Horace Twiss.

The public and private life of Lord Chancellor Eldon, with selections from his correspondence (Volume 2) online

. (page 61 of 65)
Online LibraryHorace TwissThe public and private life of Lord Chancellor Eldon, with selections from his correspondence (Volume 2) → online text (page 61 of 65)
Font size
QR-code for this ebook

tion, complained with good ground that their advancement was un-
reasonably deferred. His postponements were probably the result of
that " cunctative" habit which he acknowledged in himself, and of
the difficulty which he found to decide, among a great body of candi-
dates, whom he might fitly select with least damage or offence to those
whom he might exclude. To some, no doubt, the delay was extremely
injurious ; because when a Chancery barrister has arrived at such a
point of eminence that he is confidently considered to be on the point
of obtaining the rank and precedence of a silk gown, which removes
him from his junior practice, those solicitors, his clients, who have
pleadings to be drawn, are apt, from an apprehension that he may not
continue his services through the suit in his junior capacity, to lay
their papers before other counsel less advanced ; and thus he loses
his old ground, without being allowed to plant his foot upon the new.
Perhaps, however, even the delay itself was hardly so mischievous
as the consequence which followed, not necessarily, indeed, but yet
very naturally from it that when, at last, the chancellor did make up
his mind to create what is called " a batch of silk gowns," he found
himself obliged, from the intermediate accumulation of claims, to
constitute so many, that a few more or less appeared hardly a matter
of moment. Among the numerous candidates thus poured in, but a
few were able to secure even business enough for a fair trial ; and the
inner bar was swamped by an influx which, if the stream had been
more gradual, might possibly have been absorbed. The fashion of
making king's counsel in great batches has, indeed, been productive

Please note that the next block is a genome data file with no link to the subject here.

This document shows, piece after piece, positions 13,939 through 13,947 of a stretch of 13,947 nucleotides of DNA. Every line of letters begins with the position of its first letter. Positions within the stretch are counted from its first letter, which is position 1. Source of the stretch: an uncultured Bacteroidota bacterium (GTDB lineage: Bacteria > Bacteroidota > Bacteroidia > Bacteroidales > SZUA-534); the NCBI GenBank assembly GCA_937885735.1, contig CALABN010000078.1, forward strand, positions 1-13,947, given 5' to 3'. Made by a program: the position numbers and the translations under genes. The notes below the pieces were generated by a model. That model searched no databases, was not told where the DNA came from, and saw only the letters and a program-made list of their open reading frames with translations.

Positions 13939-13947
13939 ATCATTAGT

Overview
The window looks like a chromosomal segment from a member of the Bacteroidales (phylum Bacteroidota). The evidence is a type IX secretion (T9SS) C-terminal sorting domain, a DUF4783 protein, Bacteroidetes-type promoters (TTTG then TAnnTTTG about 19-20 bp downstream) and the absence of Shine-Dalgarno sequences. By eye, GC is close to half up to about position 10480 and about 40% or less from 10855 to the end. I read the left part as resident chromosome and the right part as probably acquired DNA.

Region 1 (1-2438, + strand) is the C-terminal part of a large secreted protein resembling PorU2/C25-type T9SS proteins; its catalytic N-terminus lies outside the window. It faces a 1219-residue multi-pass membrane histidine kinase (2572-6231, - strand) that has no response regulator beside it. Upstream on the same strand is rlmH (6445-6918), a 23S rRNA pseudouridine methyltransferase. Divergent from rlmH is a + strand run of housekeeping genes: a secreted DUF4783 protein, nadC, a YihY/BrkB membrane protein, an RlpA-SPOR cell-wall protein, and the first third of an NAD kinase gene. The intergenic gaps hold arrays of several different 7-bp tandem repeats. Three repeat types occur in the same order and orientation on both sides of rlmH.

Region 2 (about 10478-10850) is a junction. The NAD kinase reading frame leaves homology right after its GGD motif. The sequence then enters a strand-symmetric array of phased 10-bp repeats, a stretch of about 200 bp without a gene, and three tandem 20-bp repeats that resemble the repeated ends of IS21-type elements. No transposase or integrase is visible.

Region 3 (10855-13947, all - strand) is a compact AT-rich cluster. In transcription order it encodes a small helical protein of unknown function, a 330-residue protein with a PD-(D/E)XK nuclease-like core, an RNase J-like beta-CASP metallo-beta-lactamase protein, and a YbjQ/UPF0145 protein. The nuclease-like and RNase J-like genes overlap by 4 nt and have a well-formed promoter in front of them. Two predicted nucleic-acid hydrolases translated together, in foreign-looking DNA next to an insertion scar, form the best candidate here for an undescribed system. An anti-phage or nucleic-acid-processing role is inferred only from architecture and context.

of serious evil, in all ways. It has transferred that which ought to
be the patronage of the crown to the hands of the solicitors, and,
through the competition of numbers within the bar, has tended to
divest the leading counsel of that control which they ought always to
have power as well as disposition to exercise over the tempers and
appetites of keen practitioners. It has lowered the value and cha-
racter of professional honours by the wide distribution of them. And


by forcing a premature emulation for rank, it has given a false stimu-
lus to much ability and learning, which would have worked more
safely and more usefully to the community, if left to a less sudden
development. On several of these brevets, it would probably have
been better even for the candidates themselves (to say nothing of the
general credit of the bar), that only one in three or four of them
should have been singled out on almost any principle not involving
actual injustice, than that so many should have been condemned
to obtain their requests. They have but helped to illustrate the posi-
tion of Juvenal,

nocitura toga, nocitura petuntur


The bar was considered by Lord Eldon to have partaken the ad-
vance which all other classes of society have made during the present
century : and his demeanour toward them corresponded with this
favourable opinion. Speaking, on one occasion, of Lord Chancellor
Hardwicke, 10 Ves. 342, Lord Eldon said :

"He was undoubtedly a very great lawyer; with reference to his knowledge, both
of common law and equity, perhaps much more eminent than the counsel of that day,
great as they were, are in comparison with those of the present time ; for it has fre-
quently struck me, that the discussion at the bar at that period was by no means
equal to that of the present time."

In fact, the increase of competition produced by the spread of edu-
cation, has in this, as in all other pursuits, from school and college
forward, induced a higher bidding for the prizes of life than was suffi-
cient when the rivals in each walk were less numerous and conse-
quently less anxious and less industrious. In the last century, a
little law and a grave aspect would go a great way at the bar : but in
later times, unless where there has existed a powerful connection
among solicitors to force its possessor into practice, men have seldom
owed their prosperity to any thing short of the severest toil. In the
state which the profession has now reached, the only resource of
unaided men, resolved upon success, is to compel a preference, by
paying, as the consideration for it, an amount of labour to which the
spirit or the strength of their competitors is unequal. After a while,
the arguments of such men begin to attract notice for the superior
reflection and diligence betokened in them ; until, although by slow
degrees and after many disappointments, they obtain, in the higher
descriptions of business, a lead and command which mere connection